Julian Assange of WikiLeaks will get you, American marketers!

By T.L. Stanley on Mon Dec 13 2010

Imagine my dad's surprise when he unwraps a copy of Everyone Poops on Christmas morning instead of the Mark Twain autobiography I thought I was buying him from Amaon.com. Damn you, WikiLeaks founder Julian Assange! It wasn't really the self-professed outlaw Assange who threatened a bunch of American marketers like Netflix, Facebook and Orbitz. It was his Saturday Night Live doppelganger Bill Hader, who appeared in this skit during the weekend show to promise smug, self-satisfied retaliation from his hacker followers for his current stint in a London jail. Forget Mastercard—not even Farmville is safe! (Actually it is, because Assange/Hader thinks it's odious enough on its own.) Check out the skit above, or the whole Paul Rudd-hosted episode on Hulu or NBC.com, and see why some longtime fans, myself included, keep watching.

MasterCard 'Icons' ad reminds us of power of strong branding

Posted on Wed Feb 18 2009

This MasterCard "Icons" spot from McCann Erickson, which first aired during the 2005 Super Bowl, is back in rotation. It shows a "Priceless" collection of brand icons gathered around a table, eating broccoli for $1.79, three pouches of tuna for $3.99 and crescent rolls for $2.39. There's Count Chocula, Mr. Peanut, the Jolly Green Giant, the Gorton's fisherman, Charlie the Starkist tuna, Chef Boyardee, the Pillsbury doughboy, the Vlasic pickles stork, the Morton Salt girl and, doing the dishes, of course, Mr. Clean. The thing that makes these mascots so special is that many of them represent commodity items like salt, vegetables, pickles and biscuits. Without these familiar characters, the brands would be, well, just salt, vegetables, pickles and biscuits. The spot reminds us of the true value of creative branding versus just linking up with any old athlete or celebrity—who will probably just get themselves and your brand in trouble anyway. That could never happen with an animated brand icon, unless you're talking about the Stay Puft Marshmallow Man.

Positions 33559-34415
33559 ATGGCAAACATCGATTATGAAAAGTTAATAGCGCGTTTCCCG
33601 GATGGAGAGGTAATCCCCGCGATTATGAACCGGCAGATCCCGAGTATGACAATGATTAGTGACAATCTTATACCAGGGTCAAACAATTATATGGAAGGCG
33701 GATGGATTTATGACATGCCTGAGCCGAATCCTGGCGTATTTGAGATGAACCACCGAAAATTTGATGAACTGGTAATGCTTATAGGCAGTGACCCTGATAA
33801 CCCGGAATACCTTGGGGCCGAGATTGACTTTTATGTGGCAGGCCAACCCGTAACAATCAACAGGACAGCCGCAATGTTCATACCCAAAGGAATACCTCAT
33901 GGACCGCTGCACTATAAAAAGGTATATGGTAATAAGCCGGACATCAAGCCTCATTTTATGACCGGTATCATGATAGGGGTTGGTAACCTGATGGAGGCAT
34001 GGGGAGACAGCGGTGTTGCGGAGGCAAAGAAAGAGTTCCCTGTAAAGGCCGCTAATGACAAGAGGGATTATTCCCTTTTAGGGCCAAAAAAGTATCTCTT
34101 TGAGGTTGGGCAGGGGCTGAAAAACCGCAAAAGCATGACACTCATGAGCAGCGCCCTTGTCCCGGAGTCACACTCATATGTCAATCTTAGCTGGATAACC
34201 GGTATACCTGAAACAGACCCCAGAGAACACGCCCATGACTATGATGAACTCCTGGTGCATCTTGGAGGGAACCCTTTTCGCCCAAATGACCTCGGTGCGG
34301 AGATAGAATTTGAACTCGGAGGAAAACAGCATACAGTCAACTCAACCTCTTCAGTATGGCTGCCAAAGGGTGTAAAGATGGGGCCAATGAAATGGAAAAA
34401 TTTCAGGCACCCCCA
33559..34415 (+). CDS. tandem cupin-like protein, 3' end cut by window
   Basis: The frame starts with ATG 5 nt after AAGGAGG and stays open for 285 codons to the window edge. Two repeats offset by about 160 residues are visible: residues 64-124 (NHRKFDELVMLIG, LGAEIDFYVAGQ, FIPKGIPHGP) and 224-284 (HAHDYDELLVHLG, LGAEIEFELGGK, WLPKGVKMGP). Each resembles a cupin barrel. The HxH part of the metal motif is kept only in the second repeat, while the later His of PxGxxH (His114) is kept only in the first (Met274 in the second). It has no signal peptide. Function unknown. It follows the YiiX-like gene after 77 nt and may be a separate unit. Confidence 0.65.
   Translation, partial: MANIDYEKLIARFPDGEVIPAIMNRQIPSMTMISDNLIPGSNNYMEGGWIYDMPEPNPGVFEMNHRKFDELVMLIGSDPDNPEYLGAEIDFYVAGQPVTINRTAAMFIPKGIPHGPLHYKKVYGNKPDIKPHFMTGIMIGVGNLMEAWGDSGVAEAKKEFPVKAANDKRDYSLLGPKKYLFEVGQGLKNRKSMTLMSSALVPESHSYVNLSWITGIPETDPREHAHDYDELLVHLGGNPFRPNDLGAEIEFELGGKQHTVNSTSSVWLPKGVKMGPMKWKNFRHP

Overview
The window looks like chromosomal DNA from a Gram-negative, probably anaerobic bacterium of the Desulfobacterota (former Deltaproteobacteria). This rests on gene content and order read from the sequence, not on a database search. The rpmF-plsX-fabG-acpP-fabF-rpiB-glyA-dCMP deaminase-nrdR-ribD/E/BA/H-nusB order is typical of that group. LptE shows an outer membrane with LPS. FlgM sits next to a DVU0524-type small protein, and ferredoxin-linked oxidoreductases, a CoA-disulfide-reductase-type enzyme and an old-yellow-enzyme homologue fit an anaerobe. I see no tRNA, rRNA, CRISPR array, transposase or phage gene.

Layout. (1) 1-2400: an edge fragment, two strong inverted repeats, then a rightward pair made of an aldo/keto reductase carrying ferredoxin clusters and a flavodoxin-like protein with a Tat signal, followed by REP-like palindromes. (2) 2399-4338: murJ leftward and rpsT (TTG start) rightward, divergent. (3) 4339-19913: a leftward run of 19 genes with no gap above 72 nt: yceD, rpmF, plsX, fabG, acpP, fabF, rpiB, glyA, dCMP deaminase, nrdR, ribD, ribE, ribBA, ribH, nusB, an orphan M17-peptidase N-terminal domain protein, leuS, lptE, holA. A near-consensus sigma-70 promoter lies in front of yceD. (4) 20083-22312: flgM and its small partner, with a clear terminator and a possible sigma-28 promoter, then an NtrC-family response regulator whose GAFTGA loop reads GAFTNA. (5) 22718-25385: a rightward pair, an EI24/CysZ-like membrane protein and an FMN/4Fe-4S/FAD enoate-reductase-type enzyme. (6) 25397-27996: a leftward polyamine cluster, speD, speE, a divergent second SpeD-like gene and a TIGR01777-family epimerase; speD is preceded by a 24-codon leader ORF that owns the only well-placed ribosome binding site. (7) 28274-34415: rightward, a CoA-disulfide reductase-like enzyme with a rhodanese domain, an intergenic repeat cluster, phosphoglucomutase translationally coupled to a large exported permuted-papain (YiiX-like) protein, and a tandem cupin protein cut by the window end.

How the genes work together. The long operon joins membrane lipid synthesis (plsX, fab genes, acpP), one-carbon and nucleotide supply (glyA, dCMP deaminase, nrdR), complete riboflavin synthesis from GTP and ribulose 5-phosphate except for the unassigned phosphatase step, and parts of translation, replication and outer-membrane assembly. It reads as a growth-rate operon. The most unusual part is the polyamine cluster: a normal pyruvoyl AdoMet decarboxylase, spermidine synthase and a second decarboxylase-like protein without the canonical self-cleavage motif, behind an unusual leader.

—Posted by Kenneth Hein



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